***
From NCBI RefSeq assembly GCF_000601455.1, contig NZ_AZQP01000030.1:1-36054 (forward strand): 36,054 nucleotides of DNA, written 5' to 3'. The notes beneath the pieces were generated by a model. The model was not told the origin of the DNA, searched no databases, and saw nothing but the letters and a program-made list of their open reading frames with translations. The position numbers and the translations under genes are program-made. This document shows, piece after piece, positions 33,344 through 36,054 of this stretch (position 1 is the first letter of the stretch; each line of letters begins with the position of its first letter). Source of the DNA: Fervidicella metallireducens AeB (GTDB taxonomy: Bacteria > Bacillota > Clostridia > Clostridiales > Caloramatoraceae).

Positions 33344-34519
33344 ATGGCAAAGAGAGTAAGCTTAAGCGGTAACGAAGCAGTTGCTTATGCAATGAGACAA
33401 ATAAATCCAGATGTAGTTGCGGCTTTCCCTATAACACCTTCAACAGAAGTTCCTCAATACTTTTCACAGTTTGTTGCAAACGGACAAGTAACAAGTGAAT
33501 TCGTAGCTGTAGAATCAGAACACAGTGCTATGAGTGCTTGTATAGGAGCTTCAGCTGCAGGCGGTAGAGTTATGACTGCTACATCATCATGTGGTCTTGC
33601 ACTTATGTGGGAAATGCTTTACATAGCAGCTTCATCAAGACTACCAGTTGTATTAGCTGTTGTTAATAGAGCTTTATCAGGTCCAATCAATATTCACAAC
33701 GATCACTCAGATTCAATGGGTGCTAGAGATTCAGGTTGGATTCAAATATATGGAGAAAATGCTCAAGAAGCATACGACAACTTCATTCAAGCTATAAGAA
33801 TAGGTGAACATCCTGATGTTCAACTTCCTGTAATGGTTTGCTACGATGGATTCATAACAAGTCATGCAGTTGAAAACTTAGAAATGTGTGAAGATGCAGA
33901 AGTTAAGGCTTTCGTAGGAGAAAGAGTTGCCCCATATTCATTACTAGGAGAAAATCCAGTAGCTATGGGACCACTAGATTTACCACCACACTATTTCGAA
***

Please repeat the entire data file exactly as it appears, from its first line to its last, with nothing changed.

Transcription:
From NCBI RefSeq assembly GCF_000601455.1, contig NZ_AZQP01000030.1:1-36054 (forward strand): 36,054 nucleotides of DNA, written 5' to 3'. The notes beneath the pieces were generated by a model. The model was not told the origin of the DNA, searched no databases, and saw nothing but the letters and a program-made list of their open reading frames with translations. The position numbers and the translations under genes are program-made. This document shows, piece after piece, positions 33,344 through 36,054 of this stretch (position 1 is the first letter of the stretch; each line of letters begins with the position of its first letter). Source of the DNA: Fervidicella metallireducens AeB (GTDB taxonomy: Bacteria > Bacillota > Clostridia > Clostridiales > Caloramatoraceae).

Positions 33344-34519
33344 ATGGCAAAGAGAGTAAGCTTAAGCGGTAACGAAGCAGTTGCTTATGCAATGAGACAA
33401 ATAAATCCAGATGTAGTTGCGGCTTTCCCTATAACACCTTCAACAGAAGTTCCTCAATACTTTTCACAGTTTGTTGCAAACGGACAAGTAACAAGTGAAT
33501 TCGTAGCTGTAGAATCAGAACACAGTGCTATGAGTGCTTGTATAGGAGCTTCAGCTGCAGGCGGTAGAGTTATGACTGCTACATCATCATGTGGTCTTGC
33601 ACTTATGTGGGAAATGCTTTACATAGCAGCTTCATCAAGACTACCAGTTGTATTAGCTGTTGTTAATAGAGCTTTATCAGGTCCAATCAATATTCACAAC
33701 GATCACTCAGATTCAATGGGTGCTAGAGATTCAGGTTGGATTCAAATATATGGAGAAAATGCTCAAGAAGCATACGACAACTTCATTCAAGCTATAAGAA
33801 TAGGTGAACATCCTGATGTTCAACTTCCTGTAATGGTTTGCTACGATGGATTCATAACAAGTCATGCAGTTGAAAACTTAGAAATGTGTGAAGATGCAGA
33901 AGTTAAGGCTTTCGTAGGAGAAAGAGTTGCCCCATATTCATTACTAGGAGAAAATCCAGTAGCTATGGGACCACTAGATTTACCACCACACTATTTCGAA